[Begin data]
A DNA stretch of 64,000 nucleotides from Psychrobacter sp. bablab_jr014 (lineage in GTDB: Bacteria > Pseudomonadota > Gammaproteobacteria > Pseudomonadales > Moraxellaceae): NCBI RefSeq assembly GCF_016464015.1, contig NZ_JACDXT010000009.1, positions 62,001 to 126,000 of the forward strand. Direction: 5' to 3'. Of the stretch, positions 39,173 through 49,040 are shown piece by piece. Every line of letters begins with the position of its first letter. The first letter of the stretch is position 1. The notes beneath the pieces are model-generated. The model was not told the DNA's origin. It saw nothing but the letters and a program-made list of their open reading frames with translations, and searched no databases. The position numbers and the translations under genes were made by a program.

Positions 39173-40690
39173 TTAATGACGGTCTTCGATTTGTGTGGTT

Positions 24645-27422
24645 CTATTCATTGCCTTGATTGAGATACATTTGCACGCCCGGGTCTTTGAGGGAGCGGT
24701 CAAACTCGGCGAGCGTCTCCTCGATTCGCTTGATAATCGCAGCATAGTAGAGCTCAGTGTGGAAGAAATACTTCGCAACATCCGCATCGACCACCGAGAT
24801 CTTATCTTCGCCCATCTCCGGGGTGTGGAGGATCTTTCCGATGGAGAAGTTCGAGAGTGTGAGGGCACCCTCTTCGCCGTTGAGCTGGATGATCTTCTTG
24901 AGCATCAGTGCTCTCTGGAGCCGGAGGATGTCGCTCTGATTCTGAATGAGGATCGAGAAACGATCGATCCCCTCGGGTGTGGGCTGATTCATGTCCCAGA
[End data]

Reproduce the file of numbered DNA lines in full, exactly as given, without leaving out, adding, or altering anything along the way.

A DNA stretch of 64,000 nucleotides from Psychrobacter sp. bablab_jr014 (lineage in GTDB: Bacteria > Pseudomonadota > Gammaproteobacteria > Pseudomonadales > Moraxellaceae): NCBI RefSeq assembly GCF_016464015.1, contig NZ_JACDXT010000009.1, positions 62,001 to 126,000 of the forward strand. Direction: 5' to 3'. Of the stretch, positions 39,173 through 49,040 are shown piece by piece. Every line of letters begins with the position of its first letter. The first letter of the stretch is position 1. The notes beneath the pieces are model-generated. The model was not told the DNA's origin. It saw nothing but the letters and a program-made list of their open reading frames with translations, and searched no databases. The position numbers and the translations under genes were made by a program.

Positions 39173-40690
39173 TTAATGACGGTCTTCGATTTGTGTGGTT

Positions 24645-27422
24645 CTATTCATTGCCTTGATTGAGATACATTTGCACGCCCGGGTCTTTGAGGGAGCGGT
24701 CAAACTCGGCGAGCGTCTCCTCGATTCGCTTGATAATCGCAGCATAGTAGAGCTCAGTGTGGAAGAAATACTTCGCAACATCCGCATCGACCACCGAGAT
24801 CTTATCTTCGCCCATCTCCGGGGTGTGGAGGATCTTTCCGATGGAGAAGTTCGAGAGTGTGAGGGCACCCTCTTCGCCGTTGAGCTGGATGATCTTCTTG
24901 AGCATCAGTGCTCTCTGGAGCCGGAGGATGTCGCTCTGATTCTGAATGAGGATCGAGAAACGATCGATCCCCTCGGGTGTGGGCTGATTCATGTCCCAGA